BZI: How can a small country like Denmark produce the likes of Peter Gade, who can compete against Asian powerhouses?

Gade: We’re doing well, but still we could do better.  We need more financial support.  China and Malaysia – they have much more money, many more coaches, physios, everything.  I’m proud that a small country like Denmark can still take out the fight but we need more financial support from the government and then we can even do better.

BZI: Is the new Peter Gade coming in soon?

Gade: I don’t know.  We have many good players.  I hope that Victor or Jan or some of the other guys can take over from me.  But they still need to take it up one step. Hopefully they will do better in the future.

BZI: What’s next for Peter Gade?

Gade: I’m looking forward to going home. Take a few weeks off, and then to the Denmark and French Open.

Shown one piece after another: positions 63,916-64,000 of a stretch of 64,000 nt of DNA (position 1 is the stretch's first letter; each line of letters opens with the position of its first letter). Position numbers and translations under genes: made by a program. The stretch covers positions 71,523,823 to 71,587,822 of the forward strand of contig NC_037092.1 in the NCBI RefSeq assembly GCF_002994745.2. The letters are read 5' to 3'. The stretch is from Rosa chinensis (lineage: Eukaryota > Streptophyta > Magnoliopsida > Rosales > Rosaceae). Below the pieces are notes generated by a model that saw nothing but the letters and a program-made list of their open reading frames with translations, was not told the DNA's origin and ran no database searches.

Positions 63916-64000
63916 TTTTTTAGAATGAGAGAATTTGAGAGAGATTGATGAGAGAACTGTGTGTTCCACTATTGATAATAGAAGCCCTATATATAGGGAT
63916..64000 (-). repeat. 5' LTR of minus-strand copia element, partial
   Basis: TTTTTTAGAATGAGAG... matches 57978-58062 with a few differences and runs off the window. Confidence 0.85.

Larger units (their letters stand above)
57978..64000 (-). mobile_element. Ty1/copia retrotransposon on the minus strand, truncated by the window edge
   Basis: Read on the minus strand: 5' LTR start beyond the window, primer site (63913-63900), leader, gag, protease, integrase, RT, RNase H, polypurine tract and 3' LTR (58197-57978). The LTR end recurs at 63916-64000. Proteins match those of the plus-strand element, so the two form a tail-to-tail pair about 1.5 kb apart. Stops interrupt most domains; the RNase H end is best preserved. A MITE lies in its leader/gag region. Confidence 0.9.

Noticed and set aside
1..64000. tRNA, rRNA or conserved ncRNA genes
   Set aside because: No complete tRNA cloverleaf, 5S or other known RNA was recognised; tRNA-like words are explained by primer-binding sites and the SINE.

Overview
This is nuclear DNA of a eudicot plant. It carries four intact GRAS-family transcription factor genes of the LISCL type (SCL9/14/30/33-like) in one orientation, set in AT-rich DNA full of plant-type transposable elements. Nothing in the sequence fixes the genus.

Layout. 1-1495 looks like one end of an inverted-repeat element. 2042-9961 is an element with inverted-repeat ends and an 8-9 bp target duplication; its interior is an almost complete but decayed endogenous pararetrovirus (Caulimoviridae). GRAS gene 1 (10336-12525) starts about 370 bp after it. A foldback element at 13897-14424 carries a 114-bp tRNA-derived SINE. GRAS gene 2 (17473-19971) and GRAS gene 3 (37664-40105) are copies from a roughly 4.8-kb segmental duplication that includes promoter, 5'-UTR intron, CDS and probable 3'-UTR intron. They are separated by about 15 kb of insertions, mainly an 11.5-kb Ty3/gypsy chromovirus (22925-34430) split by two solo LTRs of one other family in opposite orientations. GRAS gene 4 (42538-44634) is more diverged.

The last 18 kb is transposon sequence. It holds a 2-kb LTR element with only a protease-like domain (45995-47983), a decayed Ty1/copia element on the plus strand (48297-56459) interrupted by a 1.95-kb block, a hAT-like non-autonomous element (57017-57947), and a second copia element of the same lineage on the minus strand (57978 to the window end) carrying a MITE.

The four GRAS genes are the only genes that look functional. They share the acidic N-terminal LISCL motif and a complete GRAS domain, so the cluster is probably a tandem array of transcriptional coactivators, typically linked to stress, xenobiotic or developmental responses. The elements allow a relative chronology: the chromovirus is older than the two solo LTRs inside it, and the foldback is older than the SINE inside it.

BZI: Lastly, what is your message to your many Japanese fans?

Gade: From the bottom of my heart, thank you!  I have always loved being here.  I appreciated Japan even more year after year.  This is my favourite place in Asia.  This is one of the few places I can actually live in Asia.  I enjoyed playing in Tokyo and I hope I can someday come back.

It is premature to pay tribute to a sportsman like the great Peter Gade but the Japanese audience will always remember Peter as one of the most exciting players, as well as among the fairest, most respectful – and not to mention very good-looking from the inside-out – that badminton is honoured to have.

All the best Peter!

Peter Gade has been Europe’s best player for the past decade. He’s won 5 BWF World Championship medals (1 silver and 4 bronze), he is 5 times European Champion and 10 times Danish Champion. He is married with 2 children. He is the Special Ambassador for the worldwide charity foundation Solibad – Badminton without Borders as well as the Danish foundation Red Barnet.

About Emzi Regala